Writing Ambiguous Encounters

Dana ArielMMUc

This panel, organised by Dana Ariel and Dawn Gaietto, seeks to explore the relationship between writing and image-making through the individual processes of engaging in practice-based research with creative-critical writing and open the discussion to the larger implications of these practices.

Ambiguity becomes a method of making in practice-based research, dwelling in the fogginess and complexity of ideas. In viewing and reading, the sites of encounter can provoke different interpretations that are not restricted to the voice of the author alone. These sites of encounter could embody different modes of engagement, challenge prior-knowledge and offer textual and non-textual modes of translation. The language of practice does not require adherence to established modes of research, often the form of the research can be determined by the content. Introducing ambiguity as a method allows for an increased degree of imaginative interpretation to the reader or viewer, allowing for a plurality of responses that can generate shared spaces for dialogue.

As panel organisers, originating from practice-led research in fine arts, we understand practice as a form of performative criticality; an act of doing which makes use of audible, visual and linguistic methods as necessary. This is predicated on the desire to translate individual experience into a multitude of situated experiences through the encounter. The intersection of control and freedom in the relationship between the author, the work, and the viewer/reader is central to the act of making. In this performative function, the use of language can create a zone of intentional ambiguity, delineating the boundaries of ambiguity within the possibilities of translation into a situated experience. We propose this session as an interrogation of the speculative positioning of ambiguity as a mediator of the dichotomy between written and visual critical approaches to practice, a mediator of control.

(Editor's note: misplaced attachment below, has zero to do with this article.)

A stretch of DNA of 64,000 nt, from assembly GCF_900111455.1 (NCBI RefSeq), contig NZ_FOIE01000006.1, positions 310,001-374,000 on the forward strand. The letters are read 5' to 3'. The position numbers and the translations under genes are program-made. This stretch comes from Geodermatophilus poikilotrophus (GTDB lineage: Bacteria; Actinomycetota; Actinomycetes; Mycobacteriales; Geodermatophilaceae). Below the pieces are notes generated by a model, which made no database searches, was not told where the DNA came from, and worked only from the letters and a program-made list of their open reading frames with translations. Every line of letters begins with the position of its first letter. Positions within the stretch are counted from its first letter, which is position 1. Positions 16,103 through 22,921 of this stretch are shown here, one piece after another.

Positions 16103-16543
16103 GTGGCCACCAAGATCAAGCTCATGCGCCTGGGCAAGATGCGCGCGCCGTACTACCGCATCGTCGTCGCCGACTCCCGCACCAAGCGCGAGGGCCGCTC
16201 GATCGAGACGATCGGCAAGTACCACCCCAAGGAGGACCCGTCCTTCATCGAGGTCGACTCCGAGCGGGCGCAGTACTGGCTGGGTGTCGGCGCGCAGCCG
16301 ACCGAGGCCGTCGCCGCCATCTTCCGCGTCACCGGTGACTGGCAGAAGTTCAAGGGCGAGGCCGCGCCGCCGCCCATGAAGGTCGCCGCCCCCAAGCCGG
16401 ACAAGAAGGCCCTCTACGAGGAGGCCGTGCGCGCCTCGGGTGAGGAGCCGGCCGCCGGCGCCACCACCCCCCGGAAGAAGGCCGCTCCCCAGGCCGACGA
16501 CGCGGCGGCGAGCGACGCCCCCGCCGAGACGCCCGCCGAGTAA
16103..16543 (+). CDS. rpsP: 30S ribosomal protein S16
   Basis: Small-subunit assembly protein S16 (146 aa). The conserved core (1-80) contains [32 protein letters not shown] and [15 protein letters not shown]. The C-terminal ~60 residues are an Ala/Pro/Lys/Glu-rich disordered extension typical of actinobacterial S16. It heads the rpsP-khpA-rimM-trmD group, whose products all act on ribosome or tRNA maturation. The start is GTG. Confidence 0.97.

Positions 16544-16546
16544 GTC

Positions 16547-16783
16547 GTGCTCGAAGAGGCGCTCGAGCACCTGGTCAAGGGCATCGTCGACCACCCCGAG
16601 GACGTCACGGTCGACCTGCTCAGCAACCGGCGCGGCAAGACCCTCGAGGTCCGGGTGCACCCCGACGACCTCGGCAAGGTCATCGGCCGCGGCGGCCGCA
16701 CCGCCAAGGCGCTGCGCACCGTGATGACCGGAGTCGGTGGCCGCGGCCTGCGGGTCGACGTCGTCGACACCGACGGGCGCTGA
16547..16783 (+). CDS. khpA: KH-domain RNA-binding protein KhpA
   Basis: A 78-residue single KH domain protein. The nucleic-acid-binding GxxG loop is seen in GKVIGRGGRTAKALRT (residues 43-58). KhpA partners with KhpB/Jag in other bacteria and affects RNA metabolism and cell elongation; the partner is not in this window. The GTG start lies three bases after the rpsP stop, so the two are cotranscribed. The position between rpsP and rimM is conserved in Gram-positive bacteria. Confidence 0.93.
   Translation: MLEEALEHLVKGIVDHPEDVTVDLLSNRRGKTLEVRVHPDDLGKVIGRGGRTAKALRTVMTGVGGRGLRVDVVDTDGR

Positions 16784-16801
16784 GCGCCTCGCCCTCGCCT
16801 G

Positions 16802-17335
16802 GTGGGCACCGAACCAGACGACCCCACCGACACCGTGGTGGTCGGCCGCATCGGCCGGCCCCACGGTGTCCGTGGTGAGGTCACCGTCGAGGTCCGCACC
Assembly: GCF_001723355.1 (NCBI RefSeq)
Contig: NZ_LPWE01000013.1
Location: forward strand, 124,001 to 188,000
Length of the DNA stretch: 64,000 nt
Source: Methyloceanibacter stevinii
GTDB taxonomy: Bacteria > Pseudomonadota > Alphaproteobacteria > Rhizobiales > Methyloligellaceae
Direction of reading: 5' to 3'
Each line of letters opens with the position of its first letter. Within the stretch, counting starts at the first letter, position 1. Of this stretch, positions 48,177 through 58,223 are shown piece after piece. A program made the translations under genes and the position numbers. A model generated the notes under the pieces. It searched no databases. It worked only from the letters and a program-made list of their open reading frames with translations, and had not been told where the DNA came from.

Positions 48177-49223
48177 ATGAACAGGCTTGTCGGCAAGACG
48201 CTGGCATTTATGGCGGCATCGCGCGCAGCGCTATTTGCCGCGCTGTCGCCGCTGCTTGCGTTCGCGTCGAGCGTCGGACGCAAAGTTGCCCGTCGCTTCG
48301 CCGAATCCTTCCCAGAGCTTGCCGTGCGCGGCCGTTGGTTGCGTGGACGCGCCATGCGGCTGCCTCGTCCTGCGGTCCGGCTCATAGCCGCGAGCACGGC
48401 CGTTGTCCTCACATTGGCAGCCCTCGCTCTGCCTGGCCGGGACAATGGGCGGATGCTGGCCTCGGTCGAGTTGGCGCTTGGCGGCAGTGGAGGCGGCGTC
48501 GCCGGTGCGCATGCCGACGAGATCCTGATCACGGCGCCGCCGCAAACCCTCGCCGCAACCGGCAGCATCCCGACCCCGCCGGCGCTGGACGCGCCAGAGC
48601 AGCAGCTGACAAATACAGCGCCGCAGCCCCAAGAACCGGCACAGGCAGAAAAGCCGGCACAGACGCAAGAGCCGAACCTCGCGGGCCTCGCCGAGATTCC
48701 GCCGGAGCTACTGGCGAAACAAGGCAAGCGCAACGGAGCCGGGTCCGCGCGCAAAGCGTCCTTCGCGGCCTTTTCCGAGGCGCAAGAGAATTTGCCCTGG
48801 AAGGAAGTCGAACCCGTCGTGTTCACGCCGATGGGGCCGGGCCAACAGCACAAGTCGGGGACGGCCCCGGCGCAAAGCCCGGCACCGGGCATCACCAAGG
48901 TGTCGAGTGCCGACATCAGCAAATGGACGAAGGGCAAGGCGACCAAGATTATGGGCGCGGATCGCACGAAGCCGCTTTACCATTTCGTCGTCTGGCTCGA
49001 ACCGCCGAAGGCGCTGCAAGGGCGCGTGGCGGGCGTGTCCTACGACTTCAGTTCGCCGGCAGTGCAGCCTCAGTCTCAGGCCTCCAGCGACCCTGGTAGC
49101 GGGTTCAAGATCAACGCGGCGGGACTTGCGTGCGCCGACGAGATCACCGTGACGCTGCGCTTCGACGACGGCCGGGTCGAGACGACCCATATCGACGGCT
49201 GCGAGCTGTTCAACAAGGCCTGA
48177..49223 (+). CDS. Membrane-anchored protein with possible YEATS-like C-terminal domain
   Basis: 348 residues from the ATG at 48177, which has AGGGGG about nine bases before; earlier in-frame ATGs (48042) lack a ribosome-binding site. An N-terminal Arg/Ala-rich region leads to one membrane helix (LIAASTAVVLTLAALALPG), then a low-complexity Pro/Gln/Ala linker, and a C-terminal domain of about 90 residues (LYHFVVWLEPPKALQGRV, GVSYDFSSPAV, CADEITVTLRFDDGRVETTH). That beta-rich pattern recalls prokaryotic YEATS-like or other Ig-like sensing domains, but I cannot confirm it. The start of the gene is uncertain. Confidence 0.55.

Here is a list of potential questions which we seek to address (note: this list is not exhaustive):

  • What can ambiguity offer to the production of knowledge?
  • What are the functions of language and writing in practice-led research?
  • What is gained through the use of creative and critical strategies in practice-led research?
  • How can we understand the ‘interpretation’ of an ambiguous encounter?
  • How does practice-based research open access to forms of knowledge and knowledge production?
  • How could hierarchies of value in knowledge be subverted through practice-based research?
  • What is the added value of living and/or present artists and authors in the process of engaging with their works?
  • If we consider words as materials, how does this open the ‘what is’ in representation to a plurality of interpretations?
  • How can the practice of ambiguity become an active resistance to an answer?
Sun 2:30 pm - 3:45 pm